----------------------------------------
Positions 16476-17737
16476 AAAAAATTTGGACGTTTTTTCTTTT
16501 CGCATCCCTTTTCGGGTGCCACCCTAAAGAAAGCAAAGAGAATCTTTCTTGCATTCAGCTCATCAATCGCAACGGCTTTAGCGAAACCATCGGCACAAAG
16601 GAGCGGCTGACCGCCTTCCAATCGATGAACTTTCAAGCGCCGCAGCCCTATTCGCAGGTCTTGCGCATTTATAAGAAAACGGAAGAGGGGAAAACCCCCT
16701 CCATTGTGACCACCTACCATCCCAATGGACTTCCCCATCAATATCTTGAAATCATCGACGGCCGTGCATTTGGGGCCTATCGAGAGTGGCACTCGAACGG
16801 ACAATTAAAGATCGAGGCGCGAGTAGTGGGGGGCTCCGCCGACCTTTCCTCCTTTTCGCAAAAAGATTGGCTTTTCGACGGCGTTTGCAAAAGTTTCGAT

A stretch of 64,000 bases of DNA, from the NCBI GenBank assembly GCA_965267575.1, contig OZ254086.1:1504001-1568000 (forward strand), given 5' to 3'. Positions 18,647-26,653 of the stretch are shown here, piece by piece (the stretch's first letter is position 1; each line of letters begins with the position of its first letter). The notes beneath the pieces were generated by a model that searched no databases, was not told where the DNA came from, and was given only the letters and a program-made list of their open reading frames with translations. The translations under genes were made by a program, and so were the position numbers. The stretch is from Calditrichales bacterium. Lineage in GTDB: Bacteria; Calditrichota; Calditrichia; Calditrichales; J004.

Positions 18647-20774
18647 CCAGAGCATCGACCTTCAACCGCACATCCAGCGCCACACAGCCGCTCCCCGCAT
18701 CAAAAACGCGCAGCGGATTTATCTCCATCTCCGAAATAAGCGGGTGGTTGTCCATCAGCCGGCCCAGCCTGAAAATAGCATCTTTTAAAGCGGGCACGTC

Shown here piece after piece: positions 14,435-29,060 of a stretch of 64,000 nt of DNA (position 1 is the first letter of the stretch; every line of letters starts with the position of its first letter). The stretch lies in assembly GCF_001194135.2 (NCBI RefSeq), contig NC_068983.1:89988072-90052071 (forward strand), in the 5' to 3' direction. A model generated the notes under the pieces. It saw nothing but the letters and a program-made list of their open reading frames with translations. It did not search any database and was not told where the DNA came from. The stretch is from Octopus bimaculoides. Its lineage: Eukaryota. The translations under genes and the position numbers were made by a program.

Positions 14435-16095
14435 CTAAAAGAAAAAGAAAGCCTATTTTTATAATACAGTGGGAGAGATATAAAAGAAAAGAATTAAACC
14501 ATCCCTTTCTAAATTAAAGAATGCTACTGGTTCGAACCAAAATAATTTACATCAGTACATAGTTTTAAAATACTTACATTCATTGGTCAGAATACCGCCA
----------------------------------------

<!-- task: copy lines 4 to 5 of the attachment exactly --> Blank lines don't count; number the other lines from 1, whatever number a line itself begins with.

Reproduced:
16601 GAGCGGCTGACCGCCTTCCAATCGATGAACTTTCAAGCGCCGCAGCCCTATTCGCAGGTCTTGCGCATTTATAAGAAAACGGAAGAGGGGAAAACCCCCT
16701 CCATTGTGACCACCTACCATCCCAATGGACTTCCCCATCAATATCTTGAAATCATCGACGGCCGTGCATTTGGGGCCTATCGAGAGTGGCACTCGAACGG